Contemporary media creates false beliefs of romance

Adolescents wish to better understand how romantic relationships work. What easier way to learn than to watch rather than perform? They see on screen the stereotypes, relationship norms, and stimulating interests among many other values of a romantic relationship. Film producers follow common themes to seek their fandom. Four ideal themes stand out above all:


  1. Idealization of Other
  2. Soul Mate
  3. Love at First Sight
  4. Love Conquers All

This replacing fantasy culture portrays modern love as the lesser desired and mockingly less committed. In fact, viewers do not see any form whatsoever of long term commitment, but the peak of the protagonist's romance. How is the young audience imitating and expecting this dream-like romance?



refers to perceiving a romantic interest as perfect and then idealizing his or her romantic interests. “Idealizing a partner means that an individual typically chooses to focus only on the good qualities, often exaggerating those characteristics, and ignores the parts that make a partner human,” said Psychologist Bell in 1975. The partner is then perceived flawless. An example is a 1953 movie, How to Marry a Millionaire. A female character describes a man she favors in a way that she believes he’s perfect. By way, she experiences the idealization of a partner.

Existence of a SOUL MATE

refers to the thought of only one love for each person; hence the term “one and only.”

This concept speaks as legitimate love only occurs once. With this said, fate is in the works to connect the two. It is a reassuring belief for those feelings ‘in love’ because it rules out other potential possibilities and reinforces the thought that nobody else could make them as happy as their soul mate. In a 1996 popular romance film, Jerry Maguire, the protagonist says that she completes him in attempt to earn her back. This implies that no other female has the ability to fittingly match him.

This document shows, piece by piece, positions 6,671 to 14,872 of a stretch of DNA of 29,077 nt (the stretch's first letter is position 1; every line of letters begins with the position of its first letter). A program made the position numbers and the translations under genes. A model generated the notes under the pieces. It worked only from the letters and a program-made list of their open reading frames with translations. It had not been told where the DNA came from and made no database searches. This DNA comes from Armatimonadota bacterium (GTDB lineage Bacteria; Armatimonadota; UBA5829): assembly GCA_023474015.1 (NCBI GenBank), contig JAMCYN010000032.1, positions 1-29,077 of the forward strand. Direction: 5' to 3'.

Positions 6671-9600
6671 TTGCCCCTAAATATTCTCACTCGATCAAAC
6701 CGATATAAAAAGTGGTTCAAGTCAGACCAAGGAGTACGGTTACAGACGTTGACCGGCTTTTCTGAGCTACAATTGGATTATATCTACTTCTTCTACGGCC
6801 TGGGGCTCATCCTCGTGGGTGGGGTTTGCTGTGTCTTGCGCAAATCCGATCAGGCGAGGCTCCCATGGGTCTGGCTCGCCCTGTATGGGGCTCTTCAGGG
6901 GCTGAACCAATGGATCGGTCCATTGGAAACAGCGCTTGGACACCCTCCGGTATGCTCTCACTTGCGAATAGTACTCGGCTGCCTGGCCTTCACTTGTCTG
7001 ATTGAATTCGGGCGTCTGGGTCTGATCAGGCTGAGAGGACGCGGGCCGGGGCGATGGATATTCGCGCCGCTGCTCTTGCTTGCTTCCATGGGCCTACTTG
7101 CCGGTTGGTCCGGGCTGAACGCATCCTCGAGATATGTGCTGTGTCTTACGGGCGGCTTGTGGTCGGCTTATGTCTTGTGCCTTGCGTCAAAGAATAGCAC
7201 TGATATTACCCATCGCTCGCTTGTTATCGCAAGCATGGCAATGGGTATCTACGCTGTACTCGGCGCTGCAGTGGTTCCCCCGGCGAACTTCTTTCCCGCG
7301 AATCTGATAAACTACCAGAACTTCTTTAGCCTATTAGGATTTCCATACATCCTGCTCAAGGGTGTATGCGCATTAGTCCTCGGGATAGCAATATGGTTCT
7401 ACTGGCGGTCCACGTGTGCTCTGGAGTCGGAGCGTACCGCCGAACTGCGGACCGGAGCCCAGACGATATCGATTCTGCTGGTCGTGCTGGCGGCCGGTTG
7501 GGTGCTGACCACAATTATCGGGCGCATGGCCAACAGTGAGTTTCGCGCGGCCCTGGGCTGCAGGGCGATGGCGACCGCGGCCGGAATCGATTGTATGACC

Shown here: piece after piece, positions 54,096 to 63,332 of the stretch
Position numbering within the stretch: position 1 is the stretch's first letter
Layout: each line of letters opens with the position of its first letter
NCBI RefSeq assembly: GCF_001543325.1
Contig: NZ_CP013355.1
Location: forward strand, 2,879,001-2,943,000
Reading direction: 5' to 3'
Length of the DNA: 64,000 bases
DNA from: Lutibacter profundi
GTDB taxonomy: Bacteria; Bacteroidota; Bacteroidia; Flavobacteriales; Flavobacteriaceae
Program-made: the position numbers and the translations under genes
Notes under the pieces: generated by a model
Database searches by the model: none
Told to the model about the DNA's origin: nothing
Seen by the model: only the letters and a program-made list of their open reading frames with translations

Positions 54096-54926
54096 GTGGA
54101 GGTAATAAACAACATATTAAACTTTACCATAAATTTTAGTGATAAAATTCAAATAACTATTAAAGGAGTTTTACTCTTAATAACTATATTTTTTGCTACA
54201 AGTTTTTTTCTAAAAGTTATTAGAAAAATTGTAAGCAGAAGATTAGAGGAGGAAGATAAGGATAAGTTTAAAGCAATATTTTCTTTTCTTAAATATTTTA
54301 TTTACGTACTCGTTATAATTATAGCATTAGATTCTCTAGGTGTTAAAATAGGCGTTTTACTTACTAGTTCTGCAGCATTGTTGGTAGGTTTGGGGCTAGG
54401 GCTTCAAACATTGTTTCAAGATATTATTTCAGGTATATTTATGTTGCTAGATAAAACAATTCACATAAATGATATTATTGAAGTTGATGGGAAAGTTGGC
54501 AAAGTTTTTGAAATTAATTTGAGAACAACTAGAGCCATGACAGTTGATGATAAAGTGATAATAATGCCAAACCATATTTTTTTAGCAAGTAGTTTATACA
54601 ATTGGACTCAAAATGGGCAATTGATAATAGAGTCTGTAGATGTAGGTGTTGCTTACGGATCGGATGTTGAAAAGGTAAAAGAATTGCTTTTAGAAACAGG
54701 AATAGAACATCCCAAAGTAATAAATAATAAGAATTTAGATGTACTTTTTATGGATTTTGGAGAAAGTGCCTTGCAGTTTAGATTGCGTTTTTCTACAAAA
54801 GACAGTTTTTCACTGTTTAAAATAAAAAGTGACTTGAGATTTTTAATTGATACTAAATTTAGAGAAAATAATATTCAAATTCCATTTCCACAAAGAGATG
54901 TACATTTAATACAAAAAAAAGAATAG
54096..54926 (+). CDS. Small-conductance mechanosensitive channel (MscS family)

dictates that feelings will immediately flourish at first glance. This concept suggests that only a few interactions

verbally or not will yield feelings of falling in love.

 describes this concept. “Consequently, this type of love is characterized by flamboyant passion and fast-paced relational movement,” said Psychologists Sprecher and Metts in 1989. In personal experiences, individuals may desire physical intimacy at much earlier times than appropriate ones. Movies exploit this concept very often. “In fact, a recent content analysis reveals that nearly 80% of the romantic relationships portrayed in animated Disney films have love-at-first-sight beginnings and are depicted as easily maintained," said Psychologists Tanner, Haddock, Zimmerman, and Lund in 2003.


means all concerns of any sort are irrelevant to love for another. In most cases, this concept explains how love will somehow find a way to solve other non-relating problems if not all. Partners would essentially believe conflicts have their resolution due to their love. Instead of solving legitimate problems,

couples under this influence will “resort only to love as the mechanisms for overcoming obstacles,” said University of Illinois Graduate student Hefner in 2011. “This is the theme is the foundation of many of the storylines in many romance novels,” said Psychologist Lee in 2008. In the 1995 film Before Sunrise, the couple separately resides in different countries. One is from the United States of America and the other lives in France. Even though they met on a train ride and encountered once, the fact that they are on opposite hemispheres doesn’t compare to the latter, winning passion. In the 1990 filmPretty Woman, a wealthy entrepreneur hires a prostitute. Towards the ending, the characters ignore their obvious differences and social status appearances for loving one another.

We shouldn't let these movies define our perceptions.


I, for one, know this genre changed how I treated my ex-girlfriend. Whichever method I approached the relationship and each date was almost familiar - displaying similar symbols as a "chick flick."

Go out there.
Learn for yourself.
Date as many young, lost souls you can find.

Feature Image: "CHICK FLICK" LOVE Photo Courtesy: Kevin Hong


Kevin Hong on sabyoutube
Kevin Hong
Kevin Hong is the producer behind Hongkster Productions (Youtube). Exemplifying team collaboration and self-motivation, his creative short film projects have been shared by an internally-recognized swimming news network. He's majoring in Communications at Raritan Valley Community College.